Looking Forward

We are deeply grateful to be welcoming our third year as the Future Symphony Institute. Our journey continues to be one of discovery, inspiration, and friendship. Thank you to our many readers and supporters. We look forward to sharing with you some exciting projects that are developing behind the scenes this year. Stay tuned for more details.

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New & Noteworthy

Interbrand

Organizations wanting to extract immense, even disproportionate, value from their brands must, like Wagner, work as polymaths; they must be great storytellers, impeccable orchestrators, innovative designers, consummate engineers, as well as uncompromising perfectionists.

Future Symphony Institute

In a time where all the parameters of our civilization are shifting, and especially considering the current rise of populism everywhere in the Western world, it is of the greatest importance that the nature and purpose of classical music be articulated and argued – that it be protected from erosion and attacks based upon ignorance and misunderstanding.

Boston Symphony Orchestra

There has been a drumbeat of naysayers who prophesy the doom of symphony orchestras, telling us in somber tones that only rich, old folks go to concerts these days. I’m sorry, but that’s not how I’ve seen things.

Future Symphony Institute

Dave was one of my very first supporters and not only encouraged me, but backed me in the hard work of establishing FSI. He was rooting not only our home team, the Baltimore Symphony Orchestra, but for orchestras all around the country.

Future Symphony Institute

To dismiss Latin and Greek, for example, because they are not “relevant” is to imagine that one learns another language in order, as Matthew Arnold put it, “to fight the battles of life with the waiters in foreign hotels.”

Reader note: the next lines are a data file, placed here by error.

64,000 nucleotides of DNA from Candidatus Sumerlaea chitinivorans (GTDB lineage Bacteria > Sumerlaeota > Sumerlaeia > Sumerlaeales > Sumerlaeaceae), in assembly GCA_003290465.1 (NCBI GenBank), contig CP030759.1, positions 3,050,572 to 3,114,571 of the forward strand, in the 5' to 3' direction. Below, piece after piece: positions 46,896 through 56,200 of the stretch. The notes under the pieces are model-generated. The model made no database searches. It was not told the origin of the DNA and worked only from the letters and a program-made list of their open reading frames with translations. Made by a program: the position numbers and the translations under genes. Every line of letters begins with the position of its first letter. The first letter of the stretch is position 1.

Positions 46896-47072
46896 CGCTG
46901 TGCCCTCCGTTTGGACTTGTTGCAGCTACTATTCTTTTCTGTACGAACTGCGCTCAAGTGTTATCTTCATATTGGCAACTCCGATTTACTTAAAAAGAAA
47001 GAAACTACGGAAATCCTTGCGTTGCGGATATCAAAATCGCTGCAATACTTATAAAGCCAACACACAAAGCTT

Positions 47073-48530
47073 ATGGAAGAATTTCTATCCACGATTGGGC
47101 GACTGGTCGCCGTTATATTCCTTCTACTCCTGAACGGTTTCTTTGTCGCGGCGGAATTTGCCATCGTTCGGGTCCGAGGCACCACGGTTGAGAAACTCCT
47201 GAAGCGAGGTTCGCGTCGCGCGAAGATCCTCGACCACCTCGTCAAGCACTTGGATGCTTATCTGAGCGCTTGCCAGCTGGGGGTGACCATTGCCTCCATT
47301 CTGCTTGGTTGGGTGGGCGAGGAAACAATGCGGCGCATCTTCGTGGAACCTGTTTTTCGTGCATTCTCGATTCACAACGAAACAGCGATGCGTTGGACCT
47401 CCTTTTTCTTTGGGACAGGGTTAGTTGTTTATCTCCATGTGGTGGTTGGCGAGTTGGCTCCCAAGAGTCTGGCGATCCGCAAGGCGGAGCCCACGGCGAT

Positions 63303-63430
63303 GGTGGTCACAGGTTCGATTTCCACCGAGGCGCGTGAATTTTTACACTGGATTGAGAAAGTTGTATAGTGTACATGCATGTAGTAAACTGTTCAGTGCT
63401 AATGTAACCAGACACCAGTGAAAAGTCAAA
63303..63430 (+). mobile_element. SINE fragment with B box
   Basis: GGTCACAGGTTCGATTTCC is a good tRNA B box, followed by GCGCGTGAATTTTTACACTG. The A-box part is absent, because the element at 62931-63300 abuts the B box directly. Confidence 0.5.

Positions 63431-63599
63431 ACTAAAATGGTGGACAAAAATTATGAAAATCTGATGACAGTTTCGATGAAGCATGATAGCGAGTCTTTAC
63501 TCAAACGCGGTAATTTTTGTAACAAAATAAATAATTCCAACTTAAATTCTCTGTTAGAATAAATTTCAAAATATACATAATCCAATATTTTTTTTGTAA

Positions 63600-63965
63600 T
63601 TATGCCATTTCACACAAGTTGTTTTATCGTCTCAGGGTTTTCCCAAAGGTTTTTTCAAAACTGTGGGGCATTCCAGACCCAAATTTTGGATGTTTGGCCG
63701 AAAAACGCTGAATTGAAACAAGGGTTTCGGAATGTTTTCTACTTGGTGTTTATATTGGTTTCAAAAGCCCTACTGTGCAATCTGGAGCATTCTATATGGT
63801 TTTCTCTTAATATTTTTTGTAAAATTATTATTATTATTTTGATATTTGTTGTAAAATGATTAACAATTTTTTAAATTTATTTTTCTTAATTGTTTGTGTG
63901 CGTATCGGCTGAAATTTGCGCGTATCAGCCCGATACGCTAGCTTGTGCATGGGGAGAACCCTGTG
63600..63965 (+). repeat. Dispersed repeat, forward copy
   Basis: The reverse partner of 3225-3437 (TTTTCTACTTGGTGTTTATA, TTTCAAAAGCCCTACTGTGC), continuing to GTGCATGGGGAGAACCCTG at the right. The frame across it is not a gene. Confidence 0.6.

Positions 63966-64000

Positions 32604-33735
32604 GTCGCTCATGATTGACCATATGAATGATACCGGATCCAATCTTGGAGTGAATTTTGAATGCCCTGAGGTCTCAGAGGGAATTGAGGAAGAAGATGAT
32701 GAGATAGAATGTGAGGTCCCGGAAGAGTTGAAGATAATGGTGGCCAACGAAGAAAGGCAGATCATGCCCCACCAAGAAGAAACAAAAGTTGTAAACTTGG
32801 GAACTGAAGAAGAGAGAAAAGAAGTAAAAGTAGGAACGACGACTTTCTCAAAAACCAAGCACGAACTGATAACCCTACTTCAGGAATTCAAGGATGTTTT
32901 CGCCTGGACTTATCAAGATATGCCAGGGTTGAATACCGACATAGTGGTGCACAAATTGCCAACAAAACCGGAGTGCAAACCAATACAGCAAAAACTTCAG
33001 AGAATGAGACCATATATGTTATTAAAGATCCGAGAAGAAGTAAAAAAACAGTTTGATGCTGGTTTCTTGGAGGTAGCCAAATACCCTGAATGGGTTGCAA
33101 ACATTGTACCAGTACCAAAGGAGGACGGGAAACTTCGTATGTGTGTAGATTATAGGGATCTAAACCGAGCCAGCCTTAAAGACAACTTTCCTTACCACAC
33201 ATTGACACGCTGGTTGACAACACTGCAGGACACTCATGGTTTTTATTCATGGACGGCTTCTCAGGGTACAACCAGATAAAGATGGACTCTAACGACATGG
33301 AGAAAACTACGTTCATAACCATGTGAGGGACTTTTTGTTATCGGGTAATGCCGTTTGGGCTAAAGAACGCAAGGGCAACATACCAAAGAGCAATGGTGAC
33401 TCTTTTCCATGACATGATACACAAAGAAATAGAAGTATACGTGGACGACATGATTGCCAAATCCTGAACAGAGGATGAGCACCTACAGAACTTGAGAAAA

St. John's College

Music, as a living presence that comes to us, offers itself to us, assures us that we are not alone: that there is something out there in the world that knows our hearts and may even teach us to know them better.

St. John's College

Music as symbol is the whole of all things. It is the world. That is why, as Schopenhauer says, “we could just as well call the world embodied music as embodied will.”

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London's skyline

With the appointment of Sir Simon Rattle as the new music director of the grandest of London's many great orchestras come the excited whispers about the possibility of a new concert hall for the city's brilliant but beleaguered classical music scene. It is not too early to begin the conversation about how to imagine and understand such a hall – nor too late to assert how badly indeed it is needed. Here we will collect the thoughts and dialogues on the subject that we hope will make a difference in the debate that will inevitably to ensue.

Amalia Lindegren: 'Söndagsafton i en dalstuga' (detail), 1860

Ours is a musical culture. People of all musical tastes and backgrounds understand this. Music marks the passage of our moods, our days, our seasons, our years, and our lives. It brings us together, and it marks out our solitude. It celebrates our achievements and mourns our losses.

And the music itself is common property to all. It is not like, say, a painting that is sold and then belongs only to the purchaser, to hang over a sofa or in a private collection, perhaps to end up one day in a public gallery. You cannot buy a song or a symphony, only an instance of it. You cannot buy a box of chords or key signatures like you can a box of watercolors or pastels.

In fact, the music belongs even to those who haven’t heard it yet. We are trustees of an international treasure, obliged to understand the accident of our existence in this time and place more as a responsibility than an entitlement. This realization takes on a special meaning today for the defenders of music’s classical tradition.

For if it’s true that music is made of what you cannot buy, it is also true that a page of chords and key signatures is not what we enjoy when we enjoy music. We do not dance to sheets of paper covered with notes or recall a melody as ink markings on a staff. Music lives for us as a performance in which we partake, as musicians, as listeners, as dancers. And so the tradition of live performance is the heart of our classical tradition.

Our classical tradition, in turn, is at the heart of all our other musical traditions. What we are about is nothing less than the preservation, in trust, of the tradition of live classical music for the benefit of all posterity.

But we do need your help. Please consider joining us in support of this worthy cause.

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